Da Capo Press
Berkeley, CA (July 8, 2013) — PGW and Grove Atlantic announced today that they have entered into a multi-year extension of their existing print and digital sales and distribution agreement. “PGW’s long standing partnership with Grove Atlantic is a testament to the mutual respect and admiration we have for each other,” said David Steinberger, President and CEO of The Perseus Books Group. “We are gratified that Grove has chosen to extend their relationship with PGW and look forward to their continued success.”
In many ways, Boston's publishing industry is a mirror on the iconic city. Though relatively small, the city and its publishing are known for history; for being a center for academics, thought and innovation; and for being a hub of independence and rebellion that triggers change. In these times of rapid transition in the industry, Boston just might be the place to see big changes happen in publishing.
In most publishing houses, marketing and publicity are separate departments. And they should be. Even though each is tasked with book promotion, their methods and responsibilities are actually quite different: Publicity reaches the consumer through the media, and marketing reaches the consumer directly. But just because they're different, it doesn't mean the two departments can't — or shouldn't — work closely together. In fact, in this ever-changing marketplace, they need to work together like never before.
If days one and two of Book Expo America were a blur of information-packed sessions, days three and four were a whirlwind of appointments, chance meetings and tote-bag lugging.
Friday we met up with Jamie Israel of SPi Global, then hustled over to the Spain pavilion to meet with Edie Reinhardt and Marcelino Elosua of Lid Publishing, who have some fascinating new initiatives in the pipeline (and should have some news to announce in the fall).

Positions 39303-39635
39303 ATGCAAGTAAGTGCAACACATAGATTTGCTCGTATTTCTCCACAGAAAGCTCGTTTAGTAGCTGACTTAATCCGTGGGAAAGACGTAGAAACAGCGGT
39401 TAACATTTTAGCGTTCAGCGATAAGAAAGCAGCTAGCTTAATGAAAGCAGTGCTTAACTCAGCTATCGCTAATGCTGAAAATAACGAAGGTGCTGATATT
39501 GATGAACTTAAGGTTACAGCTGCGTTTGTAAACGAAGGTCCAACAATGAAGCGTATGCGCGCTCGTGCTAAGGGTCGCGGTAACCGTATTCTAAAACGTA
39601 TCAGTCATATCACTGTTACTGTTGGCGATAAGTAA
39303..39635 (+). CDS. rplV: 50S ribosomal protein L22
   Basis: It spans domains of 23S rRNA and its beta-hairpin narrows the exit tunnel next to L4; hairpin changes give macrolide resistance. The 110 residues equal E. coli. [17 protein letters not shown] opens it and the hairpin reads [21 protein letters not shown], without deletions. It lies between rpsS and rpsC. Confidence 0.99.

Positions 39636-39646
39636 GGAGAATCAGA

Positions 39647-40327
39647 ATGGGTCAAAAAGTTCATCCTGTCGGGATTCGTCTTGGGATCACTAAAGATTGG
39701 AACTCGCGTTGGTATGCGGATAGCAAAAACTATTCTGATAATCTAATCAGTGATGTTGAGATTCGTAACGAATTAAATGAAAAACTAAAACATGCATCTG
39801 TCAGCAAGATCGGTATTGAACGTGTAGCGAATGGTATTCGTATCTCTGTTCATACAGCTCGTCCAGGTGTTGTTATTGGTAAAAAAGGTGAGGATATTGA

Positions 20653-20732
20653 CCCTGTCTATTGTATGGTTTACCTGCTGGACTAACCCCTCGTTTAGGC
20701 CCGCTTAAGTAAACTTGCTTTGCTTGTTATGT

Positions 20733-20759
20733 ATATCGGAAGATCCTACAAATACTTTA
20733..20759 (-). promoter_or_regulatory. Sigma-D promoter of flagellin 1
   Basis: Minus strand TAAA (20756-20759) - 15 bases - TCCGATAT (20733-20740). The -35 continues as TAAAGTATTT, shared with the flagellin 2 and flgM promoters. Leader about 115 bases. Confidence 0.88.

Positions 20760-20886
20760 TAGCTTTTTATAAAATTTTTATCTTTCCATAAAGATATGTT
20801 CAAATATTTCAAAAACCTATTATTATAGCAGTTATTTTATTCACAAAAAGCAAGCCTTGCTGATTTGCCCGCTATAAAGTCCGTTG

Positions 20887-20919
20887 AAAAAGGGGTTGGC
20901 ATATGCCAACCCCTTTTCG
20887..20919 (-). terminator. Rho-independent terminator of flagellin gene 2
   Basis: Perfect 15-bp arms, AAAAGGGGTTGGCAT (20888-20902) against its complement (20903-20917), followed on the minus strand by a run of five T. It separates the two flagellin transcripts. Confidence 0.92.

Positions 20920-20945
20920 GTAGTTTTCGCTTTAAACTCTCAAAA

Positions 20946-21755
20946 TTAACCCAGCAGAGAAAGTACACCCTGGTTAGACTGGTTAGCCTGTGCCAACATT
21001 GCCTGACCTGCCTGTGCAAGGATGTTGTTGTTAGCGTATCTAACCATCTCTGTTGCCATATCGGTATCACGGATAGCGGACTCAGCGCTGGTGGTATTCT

The six major annual book design shows listed above continue to anchor our industry in its traditions of craft, even though painfully unadorned ebooks and cluttered multimedia platforms proceed apace, charting their own course. Whatever the wide range of book show presenting criteria, as shown in the survey that follows, ultimately the purpose of book design is to enhance the readability and message of the book itself.
Print will survive and thrive in those areas where it continues to fulfill that purpose. Where digital media prevail, irrepressible design aspirations will soon follow.
While some shows are beginning to provide digital edition categories (mostly fixed format and multi-media), print editions continue to be foundational platforms for book design and organization — at least for the time being. Leading edge designers are exploring ways to bring design criteria into the reflowable formats.
Edwards Brothers Malloy is pleased to announce its support for World Book Night, an annual celebration designed to spread a love of reading and books. In one day, April 23, 2012, the organization and its thousands of volunteers will go out into their communities to promote books and reading by giving out half a million free paperbacks.
If distribution means getting books into the hands of sellers, circulators or readers, then a true profile of the distribution business would cast a wide net, beginning at the binding line and continuing through to the ‘long tail’ of online portals, used bookstores and curbside pushcarts. However, if distribution, from the publisher’s view, means getting books to generate sales revenue, we can overlook all of the aftermarket, recirculation and reselling channels and focus solely on reaching stores, libraries, online and catalog warehouses and—increasingly, thanks to the Internet—direct marketing from the publisher to the consumer. In the article “Deconstructing Distribution,” in Book Business’